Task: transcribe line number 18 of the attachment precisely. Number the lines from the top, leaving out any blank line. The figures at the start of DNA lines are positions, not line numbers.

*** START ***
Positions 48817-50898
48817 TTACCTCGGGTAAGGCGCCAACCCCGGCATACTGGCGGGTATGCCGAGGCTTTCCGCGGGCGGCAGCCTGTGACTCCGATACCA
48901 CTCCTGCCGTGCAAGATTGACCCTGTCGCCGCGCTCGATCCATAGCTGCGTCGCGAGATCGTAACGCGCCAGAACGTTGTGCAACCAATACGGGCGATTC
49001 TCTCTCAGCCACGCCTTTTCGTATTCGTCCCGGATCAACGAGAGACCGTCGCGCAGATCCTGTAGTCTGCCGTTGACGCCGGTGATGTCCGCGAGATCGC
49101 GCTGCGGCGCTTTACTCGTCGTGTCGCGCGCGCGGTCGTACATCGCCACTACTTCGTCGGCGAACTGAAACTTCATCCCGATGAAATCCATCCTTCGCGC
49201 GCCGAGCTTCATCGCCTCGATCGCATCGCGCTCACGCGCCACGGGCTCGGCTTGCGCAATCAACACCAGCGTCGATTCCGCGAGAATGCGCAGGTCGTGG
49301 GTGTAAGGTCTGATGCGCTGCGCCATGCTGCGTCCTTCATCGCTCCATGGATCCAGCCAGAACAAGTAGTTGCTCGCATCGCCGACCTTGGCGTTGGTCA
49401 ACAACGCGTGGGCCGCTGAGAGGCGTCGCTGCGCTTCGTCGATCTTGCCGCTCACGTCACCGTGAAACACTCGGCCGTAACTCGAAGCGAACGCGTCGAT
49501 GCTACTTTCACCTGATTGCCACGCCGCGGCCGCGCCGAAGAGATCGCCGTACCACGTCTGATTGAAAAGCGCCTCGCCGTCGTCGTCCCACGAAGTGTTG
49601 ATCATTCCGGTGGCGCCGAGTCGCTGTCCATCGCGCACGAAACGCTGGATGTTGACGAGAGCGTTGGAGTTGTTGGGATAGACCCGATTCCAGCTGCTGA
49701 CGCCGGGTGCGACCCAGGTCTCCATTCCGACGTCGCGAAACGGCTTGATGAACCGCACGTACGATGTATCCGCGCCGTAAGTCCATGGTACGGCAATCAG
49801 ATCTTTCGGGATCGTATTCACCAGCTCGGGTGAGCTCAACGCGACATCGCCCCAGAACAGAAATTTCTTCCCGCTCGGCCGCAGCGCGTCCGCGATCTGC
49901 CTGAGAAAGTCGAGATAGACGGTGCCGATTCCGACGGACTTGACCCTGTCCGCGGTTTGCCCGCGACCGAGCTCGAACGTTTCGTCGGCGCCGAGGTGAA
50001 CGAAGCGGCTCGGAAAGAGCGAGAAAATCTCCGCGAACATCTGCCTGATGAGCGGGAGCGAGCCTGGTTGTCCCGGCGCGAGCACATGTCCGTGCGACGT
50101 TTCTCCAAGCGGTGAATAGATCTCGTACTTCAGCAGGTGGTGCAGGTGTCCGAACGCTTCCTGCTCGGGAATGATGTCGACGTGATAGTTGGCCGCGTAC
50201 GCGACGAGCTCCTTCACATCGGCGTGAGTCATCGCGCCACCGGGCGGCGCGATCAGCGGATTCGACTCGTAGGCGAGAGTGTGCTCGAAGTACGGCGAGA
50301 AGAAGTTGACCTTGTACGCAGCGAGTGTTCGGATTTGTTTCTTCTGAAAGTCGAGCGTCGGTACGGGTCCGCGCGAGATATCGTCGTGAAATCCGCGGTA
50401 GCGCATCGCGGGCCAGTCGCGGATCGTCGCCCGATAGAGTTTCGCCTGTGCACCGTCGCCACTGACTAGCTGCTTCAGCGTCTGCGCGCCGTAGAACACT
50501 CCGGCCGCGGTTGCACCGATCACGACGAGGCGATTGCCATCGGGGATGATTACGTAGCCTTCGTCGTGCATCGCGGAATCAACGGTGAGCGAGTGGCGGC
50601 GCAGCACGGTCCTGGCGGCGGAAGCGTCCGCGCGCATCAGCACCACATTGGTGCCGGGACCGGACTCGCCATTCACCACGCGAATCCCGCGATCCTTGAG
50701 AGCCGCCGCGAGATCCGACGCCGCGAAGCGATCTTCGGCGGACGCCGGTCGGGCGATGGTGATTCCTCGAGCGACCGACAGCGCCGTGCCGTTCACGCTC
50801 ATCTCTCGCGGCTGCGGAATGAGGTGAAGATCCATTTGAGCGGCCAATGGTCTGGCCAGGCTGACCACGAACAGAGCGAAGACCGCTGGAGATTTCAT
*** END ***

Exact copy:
50401 GCGCATCGCGGGCCAGTCGCGGATCGTCGCCCGATAGAGTTTCGCCTGTGCACCGTCGCCACTGACTAGCTGCTTCAGCGTCTGCGCGCCGTAGAACACT